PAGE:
“I didn’t want to interfere with the legacy of that show”
RFDS producer Imogen Banks admits she was apprehensive about following in the footsteps of The Flying Doctors.
Producer Imogen Banks admits she was apprehensive about attempting a new TV drama around the Royal Flying Doctor Service when then-Endemol Shine CEO Mark Fennessy suggested the concept.
After all, Crawford Productions The Flying Doctors had run for 221 episodes in the mid ’80s and screened around the world.
“I was very nervous because I didn’t want to interfere with the legacy of that show. That was such an iconic piece of Australian Television,” she tells TV Tonight.
“But I spoke to the head of Communications at the RFDS and she offered to take me out flying. I got completely, immediately hooked on what they did. I fell in love with that part of Australia.
“We met all these great people along the way, and heard really specific and unique experiences.
“The more I got involved with the service, and the more time I spent looking at what the kind of contemporary issues are, the less worried I became about interfering with the legacy of that wonderful series.
“The RFDS became this great lens through which to look at remote Australia”
“We just really wanted to accurately represent that part of the world, and the stories of people living in those specific circumstances, and the role that the RFDS plays within that. So really, the RFDS became this great lens through which to look at remote Australia.”
Writer / performer Ian Meadows, who co-created the series with Fennessy & Banks, based scripts on actual cases of the service, based in Broken Hill.
“He spoke to as many people as he possibly could. There was a big dossiere put together with stories and experiences that people have had,” she continued.
“A lot of the work that they do in this day and age is responding to mental health crises, they do so much preventative work -they’re amazing.”
“Julie kept reiterating, ‘it’s about the family'”
When the project was presented to Seven’s Head of Drama Julie McGauran it was well-developed, with Seven keen for a drama that spoke about Australia and would connect with local audiences.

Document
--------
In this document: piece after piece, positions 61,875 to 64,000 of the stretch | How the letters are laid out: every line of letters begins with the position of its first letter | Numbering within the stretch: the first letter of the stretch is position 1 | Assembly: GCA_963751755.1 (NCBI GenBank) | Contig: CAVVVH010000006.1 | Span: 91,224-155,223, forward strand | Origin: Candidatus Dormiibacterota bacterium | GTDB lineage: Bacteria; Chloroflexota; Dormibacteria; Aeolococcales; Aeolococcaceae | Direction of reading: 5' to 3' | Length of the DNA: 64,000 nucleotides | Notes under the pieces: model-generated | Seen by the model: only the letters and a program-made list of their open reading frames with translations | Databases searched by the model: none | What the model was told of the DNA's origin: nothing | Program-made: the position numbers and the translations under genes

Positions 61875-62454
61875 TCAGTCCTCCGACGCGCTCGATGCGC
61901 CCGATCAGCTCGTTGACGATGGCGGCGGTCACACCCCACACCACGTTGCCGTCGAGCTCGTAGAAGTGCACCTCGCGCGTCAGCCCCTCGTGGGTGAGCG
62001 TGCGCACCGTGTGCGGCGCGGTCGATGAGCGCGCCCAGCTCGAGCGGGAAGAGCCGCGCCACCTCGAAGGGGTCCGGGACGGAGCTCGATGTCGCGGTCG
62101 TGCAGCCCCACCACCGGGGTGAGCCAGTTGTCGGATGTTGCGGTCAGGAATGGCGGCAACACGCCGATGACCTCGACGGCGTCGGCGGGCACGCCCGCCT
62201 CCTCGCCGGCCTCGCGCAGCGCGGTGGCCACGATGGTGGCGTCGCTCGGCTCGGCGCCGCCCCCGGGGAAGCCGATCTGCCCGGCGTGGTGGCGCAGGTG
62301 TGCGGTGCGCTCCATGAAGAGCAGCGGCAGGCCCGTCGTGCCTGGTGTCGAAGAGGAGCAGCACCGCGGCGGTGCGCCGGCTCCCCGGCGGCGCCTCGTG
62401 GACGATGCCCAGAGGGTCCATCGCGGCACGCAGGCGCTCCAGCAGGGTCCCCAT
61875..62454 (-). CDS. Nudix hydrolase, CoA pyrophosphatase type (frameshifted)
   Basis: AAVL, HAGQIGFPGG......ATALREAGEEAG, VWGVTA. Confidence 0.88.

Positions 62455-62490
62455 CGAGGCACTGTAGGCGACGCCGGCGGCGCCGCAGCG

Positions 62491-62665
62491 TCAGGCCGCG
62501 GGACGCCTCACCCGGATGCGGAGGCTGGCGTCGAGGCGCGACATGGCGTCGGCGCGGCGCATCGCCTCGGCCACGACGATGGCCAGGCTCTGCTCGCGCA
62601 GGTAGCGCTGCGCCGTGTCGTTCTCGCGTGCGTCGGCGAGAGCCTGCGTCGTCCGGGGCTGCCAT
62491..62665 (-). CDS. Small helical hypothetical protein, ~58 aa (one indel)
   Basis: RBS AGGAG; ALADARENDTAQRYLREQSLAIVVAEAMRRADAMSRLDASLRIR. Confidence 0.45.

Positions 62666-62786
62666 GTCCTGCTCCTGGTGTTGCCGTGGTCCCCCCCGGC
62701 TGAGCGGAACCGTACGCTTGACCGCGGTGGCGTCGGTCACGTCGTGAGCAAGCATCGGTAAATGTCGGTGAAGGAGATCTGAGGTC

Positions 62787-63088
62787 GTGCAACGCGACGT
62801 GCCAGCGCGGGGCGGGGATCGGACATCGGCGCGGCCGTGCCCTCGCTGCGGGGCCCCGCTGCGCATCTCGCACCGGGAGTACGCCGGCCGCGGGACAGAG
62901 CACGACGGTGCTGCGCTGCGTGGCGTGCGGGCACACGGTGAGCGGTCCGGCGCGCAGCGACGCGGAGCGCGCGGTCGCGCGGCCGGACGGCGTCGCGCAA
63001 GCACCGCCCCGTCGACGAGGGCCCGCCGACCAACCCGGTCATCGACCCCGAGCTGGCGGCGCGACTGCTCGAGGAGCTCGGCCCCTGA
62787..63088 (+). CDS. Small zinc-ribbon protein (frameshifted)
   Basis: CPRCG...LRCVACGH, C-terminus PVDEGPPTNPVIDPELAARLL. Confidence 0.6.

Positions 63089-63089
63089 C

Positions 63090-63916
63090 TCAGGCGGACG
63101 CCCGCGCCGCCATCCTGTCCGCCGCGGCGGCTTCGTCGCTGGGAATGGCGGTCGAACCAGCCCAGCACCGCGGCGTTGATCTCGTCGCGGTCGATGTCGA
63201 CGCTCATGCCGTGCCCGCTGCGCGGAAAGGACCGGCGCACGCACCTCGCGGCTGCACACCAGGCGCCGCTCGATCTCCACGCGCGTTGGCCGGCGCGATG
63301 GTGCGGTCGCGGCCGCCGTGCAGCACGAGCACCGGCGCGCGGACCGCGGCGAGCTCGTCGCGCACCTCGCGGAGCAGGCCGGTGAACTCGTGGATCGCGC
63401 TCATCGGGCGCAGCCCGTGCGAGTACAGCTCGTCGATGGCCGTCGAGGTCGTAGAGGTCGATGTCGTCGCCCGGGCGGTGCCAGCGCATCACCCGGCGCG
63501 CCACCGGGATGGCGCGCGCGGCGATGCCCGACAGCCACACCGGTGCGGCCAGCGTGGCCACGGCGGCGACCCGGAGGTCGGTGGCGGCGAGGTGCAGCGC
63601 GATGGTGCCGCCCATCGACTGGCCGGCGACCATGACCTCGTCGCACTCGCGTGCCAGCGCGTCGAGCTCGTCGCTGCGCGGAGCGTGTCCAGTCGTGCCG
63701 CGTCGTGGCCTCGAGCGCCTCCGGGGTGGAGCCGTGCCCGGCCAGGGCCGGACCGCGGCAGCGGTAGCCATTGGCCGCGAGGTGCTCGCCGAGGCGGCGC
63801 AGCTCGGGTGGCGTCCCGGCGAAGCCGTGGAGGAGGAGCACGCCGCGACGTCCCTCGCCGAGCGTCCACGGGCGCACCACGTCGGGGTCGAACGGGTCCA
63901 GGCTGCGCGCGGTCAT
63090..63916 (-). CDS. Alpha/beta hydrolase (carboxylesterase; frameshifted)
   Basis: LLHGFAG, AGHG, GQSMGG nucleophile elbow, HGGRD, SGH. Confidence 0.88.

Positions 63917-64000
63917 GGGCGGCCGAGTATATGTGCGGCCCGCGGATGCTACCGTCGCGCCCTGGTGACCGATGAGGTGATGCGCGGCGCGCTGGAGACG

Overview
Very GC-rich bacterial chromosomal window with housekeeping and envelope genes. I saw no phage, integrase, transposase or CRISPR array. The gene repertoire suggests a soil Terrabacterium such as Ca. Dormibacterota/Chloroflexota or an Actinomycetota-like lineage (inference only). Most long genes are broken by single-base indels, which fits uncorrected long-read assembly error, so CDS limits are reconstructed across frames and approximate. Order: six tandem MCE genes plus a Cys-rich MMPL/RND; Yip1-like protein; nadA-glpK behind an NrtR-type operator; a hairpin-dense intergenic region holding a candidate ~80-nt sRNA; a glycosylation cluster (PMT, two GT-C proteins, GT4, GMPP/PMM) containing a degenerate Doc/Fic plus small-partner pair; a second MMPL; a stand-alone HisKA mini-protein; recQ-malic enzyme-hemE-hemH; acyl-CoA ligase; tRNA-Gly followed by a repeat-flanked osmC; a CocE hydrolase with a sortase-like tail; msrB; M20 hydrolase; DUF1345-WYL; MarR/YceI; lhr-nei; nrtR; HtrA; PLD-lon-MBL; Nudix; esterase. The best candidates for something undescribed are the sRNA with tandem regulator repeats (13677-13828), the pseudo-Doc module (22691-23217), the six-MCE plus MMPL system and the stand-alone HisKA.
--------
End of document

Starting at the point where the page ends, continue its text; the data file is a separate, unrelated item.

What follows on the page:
“Julie kept reiterating, ‘It’s about the family’ and obviously, the family is the RFDS team,” Banks explained.
“Often, when you’re making a drama for a commercial network, you want to lead an audience into a world, in a way that they feel comfortable, and then start to open up, and then start to challenge.
“As the season goes on, it starts to get into more complex and difficult territory. But because you’re being carried by these characters you’ve really developed a relationship with, it’s safe.
“It goes all over the place. It goes to surprising places, and it’s like peeling back layers.”
“She brought so much to that role”
Casting began with Justine Clarke as Base Manager followed by Steve Peacocke and Rob Collins (“it was written for him really”) and Emma Hamilton.
“We cast Emma through an audition, and a test with her and Steve. It became apparent very quickly that she brought so much to that role,” she recalled.
“There was a bit of argy bargy (with Steve) because of Five Bedrooms, and options and things like that. But the good thing about this industry a lot of people know everyone, so you can figure stuff out if you cooperate.”
Filming took place on location in Broken Hill, with casting agent Kirsty McGregor even drawing upon locals. But COVID challenges threw in unexpected curveballs.
“Once borders started closing, we were really digging in. We were casting from within the crew and had some incredible performances! We had this beautiful art department runner, and he gives a gorgeous performance in later episodes,” she added.
“That was part of the beauty of making the show. It really was spectacular experience.”
RFDS screens 8:30pm Wednesdays on Seven.